WASHINGTON – Proposed changes in how a TV station’s reach is calculated are “fundamentally flawed in their execution” if not entirely “unlawful,” the National Association of Broadcasters said today in a filing with the Federal Communications Commission. The FCC’s Office of Engineering and Technology released a Public Notice in February proposing modifications to Bulletin OET-69, which describes the calculations used to forecast the coverage areas and interference factors for full-power and Class A low-power TV stations. The modifications were released in the form of software dubbed “TVStudy,” which at the time was compatible only on Apple platforms.
“Even if the TVStudy software’s numerous defects could be rectified, the timing of the proposed changes—on the cusp of the incentive auction, yet before the auction’s procedures have been determined—is the height of arbitrary and capricious agency action,” the NAB said. Fox, CBS, NBCU, ABC and their affiliated TV stations co-signed the statement.
The broadcasters’ primary argument against each of the proposed modifications to OET-69 is that they violate the Spectrum Act, which directs the FCC to “preserve, as of the date of enactment, the coverage area and population served of each broadcast television licensee.” The FCC’s proposed changes would affect how population, terrain assessment, antenna beam tilt, geographic coordinates and other parameters are calculated.
“NAB’s preliminary testing indicates that TV Study will effectively redefine and substantially reduce the coverage area of populations served for a significant number of television stations,” the filing said. “For example, initial testing showed that certain stations in California and Washington would lose more than one-third of their predicted viewers.”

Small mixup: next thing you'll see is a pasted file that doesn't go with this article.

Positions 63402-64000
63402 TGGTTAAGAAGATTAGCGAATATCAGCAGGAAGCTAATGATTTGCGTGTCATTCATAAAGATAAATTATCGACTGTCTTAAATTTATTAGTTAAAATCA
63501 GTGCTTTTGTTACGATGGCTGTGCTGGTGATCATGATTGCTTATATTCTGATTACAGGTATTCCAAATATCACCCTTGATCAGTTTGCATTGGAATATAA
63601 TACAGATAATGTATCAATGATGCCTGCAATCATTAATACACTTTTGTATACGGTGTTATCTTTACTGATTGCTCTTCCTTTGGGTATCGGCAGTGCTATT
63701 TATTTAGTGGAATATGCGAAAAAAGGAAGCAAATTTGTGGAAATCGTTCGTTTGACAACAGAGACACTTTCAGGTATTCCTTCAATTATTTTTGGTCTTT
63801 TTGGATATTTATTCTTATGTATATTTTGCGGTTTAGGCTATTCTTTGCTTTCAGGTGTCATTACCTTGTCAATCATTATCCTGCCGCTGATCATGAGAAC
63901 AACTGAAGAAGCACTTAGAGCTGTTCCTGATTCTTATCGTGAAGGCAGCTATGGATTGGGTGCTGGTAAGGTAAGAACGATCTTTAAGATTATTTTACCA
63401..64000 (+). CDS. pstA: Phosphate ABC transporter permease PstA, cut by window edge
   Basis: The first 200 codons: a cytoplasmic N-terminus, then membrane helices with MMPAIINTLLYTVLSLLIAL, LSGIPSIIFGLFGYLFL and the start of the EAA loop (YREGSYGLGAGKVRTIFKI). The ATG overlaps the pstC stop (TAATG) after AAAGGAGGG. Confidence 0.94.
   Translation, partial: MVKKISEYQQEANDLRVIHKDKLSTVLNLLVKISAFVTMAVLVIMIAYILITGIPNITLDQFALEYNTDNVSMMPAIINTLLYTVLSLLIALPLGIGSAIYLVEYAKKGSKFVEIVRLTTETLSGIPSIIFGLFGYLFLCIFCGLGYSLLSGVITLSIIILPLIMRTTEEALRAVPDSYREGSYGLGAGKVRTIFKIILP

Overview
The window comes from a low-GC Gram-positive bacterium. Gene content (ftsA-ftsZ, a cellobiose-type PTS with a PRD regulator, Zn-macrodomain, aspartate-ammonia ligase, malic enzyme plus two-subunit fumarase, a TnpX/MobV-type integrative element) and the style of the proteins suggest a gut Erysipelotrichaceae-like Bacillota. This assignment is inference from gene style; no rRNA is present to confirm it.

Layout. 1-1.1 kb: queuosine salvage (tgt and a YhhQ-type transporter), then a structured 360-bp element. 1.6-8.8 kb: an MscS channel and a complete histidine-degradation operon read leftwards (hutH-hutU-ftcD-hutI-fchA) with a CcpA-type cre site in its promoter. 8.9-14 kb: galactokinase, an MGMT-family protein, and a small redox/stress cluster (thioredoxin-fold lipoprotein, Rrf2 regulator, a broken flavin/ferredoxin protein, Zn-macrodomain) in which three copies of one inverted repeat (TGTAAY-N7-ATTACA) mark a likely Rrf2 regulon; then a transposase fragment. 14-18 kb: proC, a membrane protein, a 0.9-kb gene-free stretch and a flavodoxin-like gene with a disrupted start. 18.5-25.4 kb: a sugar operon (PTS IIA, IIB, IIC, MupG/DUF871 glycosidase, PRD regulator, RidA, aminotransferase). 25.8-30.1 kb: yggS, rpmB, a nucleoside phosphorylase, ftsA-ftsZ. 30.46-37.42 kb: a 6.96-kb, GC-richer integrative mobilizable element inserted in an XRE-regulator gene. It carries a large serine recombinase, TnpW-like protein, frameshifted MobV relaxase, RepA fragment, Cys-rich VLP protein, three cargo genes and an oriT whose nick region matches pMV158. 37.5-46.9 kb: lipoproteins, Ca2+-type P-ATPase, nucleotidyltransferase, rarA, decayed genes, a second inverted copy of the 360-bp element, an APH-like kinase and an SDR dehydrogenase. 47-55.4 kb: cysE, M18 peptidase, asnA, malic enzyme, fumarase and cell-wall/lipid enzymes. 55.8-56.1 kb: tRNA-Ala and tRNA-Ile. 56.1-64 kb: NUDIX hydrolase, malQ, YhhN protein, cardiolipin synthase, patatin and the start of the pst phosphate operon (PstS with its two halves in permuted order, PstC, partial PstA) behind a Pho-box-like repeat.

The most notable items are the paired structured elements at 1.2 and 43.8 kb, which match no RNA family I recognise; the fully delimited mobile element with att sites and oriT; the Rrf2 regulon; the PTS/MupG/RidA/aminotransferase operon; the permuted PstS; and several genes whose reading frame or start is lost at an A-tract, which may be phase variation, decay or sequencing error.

Other proposed changes also would reduce the reach of many TV stations, including the way OET-69 now handles irregular terrain using the Longley-Rice model. Unrecognized terrain profiles generate flagged error cells which are now treated as areas with assumed coverage. Altering this to assumed interference would reduce the predicted coverage areas and population served for 97.3 percent of all TV stations, the NAB said. Nearly half would lose around one-third of their predicted population. Ignoring flagged cells would reduce coverage and population for 87 percent of TV stations, the NAB said.
Another terrain calculation change—from using three-arcsecond to one-arcsecond elevation data—would reduce the populations served for 85 percent of all full-power and Class A TV stations. Altering values for beam tilt would increase populations for some stations and reduce it for others, the NAB said. Using 2010 versus 2000 Census data, another proposal, would diminish the reach of 14 percent of broadcast licensees, it said.
The NAB also objected to the process by which the commission elected to alter OET-69—via a staff-level Public Notice rather than a commission-level Notice of Proposed Rulemaking.
“OET’s attempt to change OET-69 at this time clearly violates commission regulations and the commission’s rules of procedure for departures from longstanding precedent and changes of this magnitude,” the broadcasters’ filing stated.
The filing concluded by saying that, “the incentive auction is enormously complicated and already posing unprecedented and difficult challenges. There is simply no reason to compound these difficulties by simultaneously overhauling OET-69, which Congress and the FCC previously have stating is the controlling standard.”
~ Deborah D. McAdams
The full filing is available here.
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